Small physician-owned practices were the least likely to get full credit on some of the same areas. Data from the National Study of Small and Medium-Sized Physician Practices suggest that smaller practices were significantly less likely to use processes related to clinical information technology, as well as to use the “rapid-cycle” quality improvement strategy and to participate in any quality improvement collaborative.13 As noted in our earlier report on PCMH, affiliation with a larger practice or a health system appears to provide practices more support for core activities of the medical home related to population management, care coordination, and quality measurement and improvement.14 In addition, practices with fewer providers may find it more difficult to expand access.
The variations in implementation contribute to earlier research suggesting that internal and external contextual factors are associated with successful implementation of the medical home.23,24 Key ingredients to successful implementation include “intangibles” of leadership and commitment to patient-centered care among physicians and others in leadership roles in the practice, as well as effective adoption of a team-based approach to care where authority and responsibility are delegated and shared broadly among all clinicians and staff.24,25 Emphasis in the NCQA program on the effective use of the EHR was originally criticized for detracting from emphasis on patient care26; however, adequate electronic data systems were identified as critical for data-driven population management and performance measurement.24 Our findings suggest that PCMH practices may start with different strengths and follow different paths to implementing these aspects of the medical home.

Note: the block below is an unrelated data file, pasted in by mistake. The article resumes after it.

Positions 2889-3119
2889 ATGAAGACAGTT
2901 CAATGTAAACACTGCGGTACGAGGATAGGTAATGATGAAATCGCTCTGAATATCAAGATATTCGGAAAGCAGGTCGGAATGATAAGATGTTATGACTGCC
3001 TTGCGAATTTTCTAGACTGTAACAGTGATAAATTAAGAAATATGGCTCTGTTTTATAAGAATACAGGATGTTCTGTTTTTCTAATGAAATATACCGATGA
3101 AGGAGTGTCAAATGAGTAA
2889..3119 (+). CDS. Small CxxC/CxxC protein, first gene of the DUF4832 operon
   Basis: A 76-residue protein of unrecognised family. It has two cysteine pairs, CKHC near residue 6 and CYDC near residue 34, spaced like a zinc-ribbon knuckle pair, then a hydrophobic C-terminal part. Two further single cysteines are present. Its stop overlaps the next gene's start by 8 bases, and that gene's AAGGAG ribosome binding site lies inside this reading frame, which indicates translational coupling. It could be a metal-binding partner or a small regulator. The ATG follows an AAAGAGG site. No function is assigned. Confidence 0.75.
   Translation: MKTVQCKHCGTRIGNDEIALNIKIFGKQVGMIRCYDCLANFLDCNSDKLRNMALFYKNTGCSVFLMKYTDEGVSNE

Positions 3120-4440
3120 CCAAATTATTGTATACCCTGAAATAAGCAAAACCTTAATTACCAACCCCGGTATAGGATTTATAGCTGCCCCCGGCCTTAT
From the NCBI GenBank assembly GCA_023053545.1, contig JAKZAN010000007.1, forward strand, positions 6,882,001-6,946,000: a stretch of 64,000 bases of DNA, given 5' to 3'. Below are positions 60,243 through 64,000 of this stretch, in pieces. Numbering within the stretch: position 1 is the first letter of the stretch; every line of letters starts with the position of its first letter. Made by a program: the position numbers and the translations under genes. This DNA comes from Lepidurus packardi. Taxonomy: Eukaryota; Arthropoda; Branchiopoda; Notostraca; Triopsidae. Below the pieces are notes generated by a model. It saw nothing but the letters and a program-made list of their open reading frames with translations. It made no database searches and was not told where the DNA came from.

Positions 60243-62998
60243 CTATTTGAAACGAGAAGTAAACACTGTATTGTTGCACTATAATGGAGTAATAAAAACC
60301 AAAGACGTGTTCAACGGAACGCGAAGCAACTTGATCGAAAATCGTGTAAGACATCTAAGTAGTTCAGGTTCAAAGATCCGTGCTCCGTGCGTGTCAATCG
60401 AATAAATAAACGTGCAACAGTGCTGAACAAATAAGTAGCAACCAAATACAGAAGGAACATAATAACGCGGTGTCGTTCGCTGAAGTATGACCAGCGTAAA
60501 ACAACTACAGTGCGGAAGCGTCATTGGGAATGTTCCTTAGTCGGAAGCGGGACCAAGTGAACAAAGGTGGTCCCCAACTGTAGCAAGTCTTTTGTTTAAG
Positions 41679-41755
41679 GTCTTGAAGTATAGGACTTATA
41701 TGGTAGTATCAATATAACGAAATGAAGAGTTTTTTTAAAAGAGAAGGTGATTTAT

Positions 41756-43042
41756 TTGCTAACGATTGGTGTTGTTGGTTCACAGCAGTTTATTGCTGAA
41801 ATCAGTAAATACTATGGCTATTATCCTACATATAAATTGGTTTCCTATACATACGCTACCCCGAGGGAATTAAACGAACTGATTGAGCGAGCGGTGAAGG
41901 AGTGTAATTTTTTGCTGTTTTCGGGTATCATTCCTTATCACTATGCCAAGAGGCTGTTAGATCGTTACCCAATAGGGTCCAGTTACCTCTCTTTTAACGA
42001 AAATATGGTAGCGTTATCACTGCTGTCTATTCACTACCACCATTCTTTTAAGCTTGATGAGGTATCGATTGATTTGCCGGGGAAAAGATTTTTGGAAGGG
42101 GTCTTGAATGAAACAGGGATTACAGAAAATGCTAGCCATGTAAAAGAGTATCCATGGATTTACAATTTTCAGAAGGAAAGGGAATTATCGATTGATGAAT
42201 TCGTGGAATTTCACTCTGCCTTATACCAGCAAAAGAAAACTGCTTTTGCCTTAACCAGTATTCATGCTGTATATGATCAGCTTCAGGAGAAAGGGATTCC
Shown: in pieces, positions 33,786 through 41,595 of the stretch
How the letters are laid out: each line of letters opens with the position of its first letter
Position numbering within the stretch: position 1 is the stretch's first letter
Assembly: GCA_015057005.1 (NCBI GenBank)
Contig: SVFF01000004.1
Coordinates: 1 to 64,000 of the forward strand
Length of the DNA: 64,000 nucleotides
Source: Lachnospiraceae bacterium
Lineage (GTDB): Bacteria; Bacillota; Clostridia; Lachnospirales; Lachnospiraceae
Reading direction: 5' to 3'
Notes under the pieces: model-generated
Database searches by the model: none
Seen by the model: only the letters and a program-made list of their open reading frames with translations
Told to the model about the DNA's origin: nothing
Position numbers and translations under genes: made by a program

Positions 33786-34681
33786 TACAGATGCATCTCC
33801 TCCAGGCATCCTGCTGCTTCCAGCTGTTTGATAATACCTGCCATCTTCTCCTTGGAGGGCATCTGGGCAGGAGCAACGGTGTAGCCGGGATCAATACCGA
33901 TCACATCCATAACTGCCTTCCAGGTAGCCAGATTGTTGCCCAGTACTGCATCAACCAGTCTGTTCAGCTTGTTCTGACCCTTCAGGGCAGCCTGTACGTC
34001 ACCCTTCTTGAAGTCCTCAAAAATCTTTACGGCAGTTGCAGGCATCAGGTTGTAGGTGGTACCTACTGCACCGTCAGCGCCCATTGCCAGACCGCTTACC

The external context surrounding the PCMH practice is also important. Nearly all PCMH practices obtain help of some sort in adopting the PCMH model.12 This help may include consultation or collaboration on how to implement the PCMH (technical assistance), financial incentives for implementation, or both. In addition to federal demonstration activities to support practice adoption of the medical home,26 there is a rapidly growing cadre of consultants and tools available to support practices, and increasing realization on the part of EHR systems that their market share is impacted by their ability to support PCMH practice activities (as it did with meaningful use adoption). Research on effective approaches to helping practices tailor the medical home to their strengths and needs will be important, as federal initiatives are poised to place greater incentives on adoption of the PCMH.
This study is limited to descriptive patterns of PCMH implementation. While the NCQA database is large and diverse, it does not include information on performance results in areas of quality, patient experiences, or costs of care. Furthermore, this analysis focuses on early adopters of the 2011 version of the NCQA program; practices that seek recognition as new standards are introduced are likely to be better prepared than their peers.